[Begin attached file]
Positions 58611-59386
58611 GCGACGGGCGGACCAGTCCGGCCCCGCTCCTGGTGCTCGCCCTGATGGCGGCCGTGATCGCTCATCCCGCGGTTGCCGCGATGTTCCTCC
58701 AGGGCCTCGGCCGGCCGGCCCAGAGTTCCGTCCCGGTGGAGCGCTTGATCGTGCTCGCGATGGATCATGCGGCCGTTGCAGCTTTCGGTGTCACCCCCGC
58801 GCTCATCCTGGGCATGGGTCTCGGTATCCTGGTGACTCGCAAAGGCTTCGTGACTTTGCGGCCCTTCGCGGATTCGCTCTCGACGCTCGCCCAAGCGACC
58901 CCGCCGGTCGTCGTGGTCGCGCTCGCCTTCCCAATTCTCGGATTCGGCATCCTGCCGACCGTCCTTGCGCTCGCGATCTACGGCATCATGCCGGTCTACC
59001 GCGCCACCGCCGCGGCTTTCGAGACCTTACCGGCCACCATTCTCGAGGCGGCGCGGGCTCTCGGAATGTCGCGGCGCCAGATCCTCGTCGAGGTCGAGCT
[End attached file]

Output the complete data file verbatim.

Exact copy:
Positions 58611-59386
58611 GCGACGGGCGGACCAGTCCGGCCCCGCTCCTGGTGCTCGCCCTGATGGCGGCCGTGATCGCTCATCCCGCGGTTGCCGCGATGTTCCTCC
58701 AGGGCCTCGGCCGGCCGGCCCAGAGTTCCGTCCCGGTGGAGCGCTTGATCGTGCTCGCGATGGATCATGCGGCCGTTGCAGCTTTCGGTGTCACCCCCGC
58801 GCTCATCCTGGGCATGGGTCTCGGTATCCTGGTGACTCGCAAAGGCTTCGTGACTTTGCGGCCCTTCGCGGATTCGCTCTCGACGCTCGCCCAAGCGACC
58901 CCGCCGGTCGTCGTGGTCGCGCTCGCCTTCCCAATTCTCGGATTCGGCATCCTGCCGACCGTCCTTGCGCTCGCGATCTACGGCATCATGCCGGTCTACC
59001 GCGCCACCGCCGCGGCTTTCGAGACCTTACCGGCCACCATTCTCGAGGCGGCGCGGGCTCTCGGAATGTCGCGGCGCCAGATCCTCGTCGAGGTCGAGCT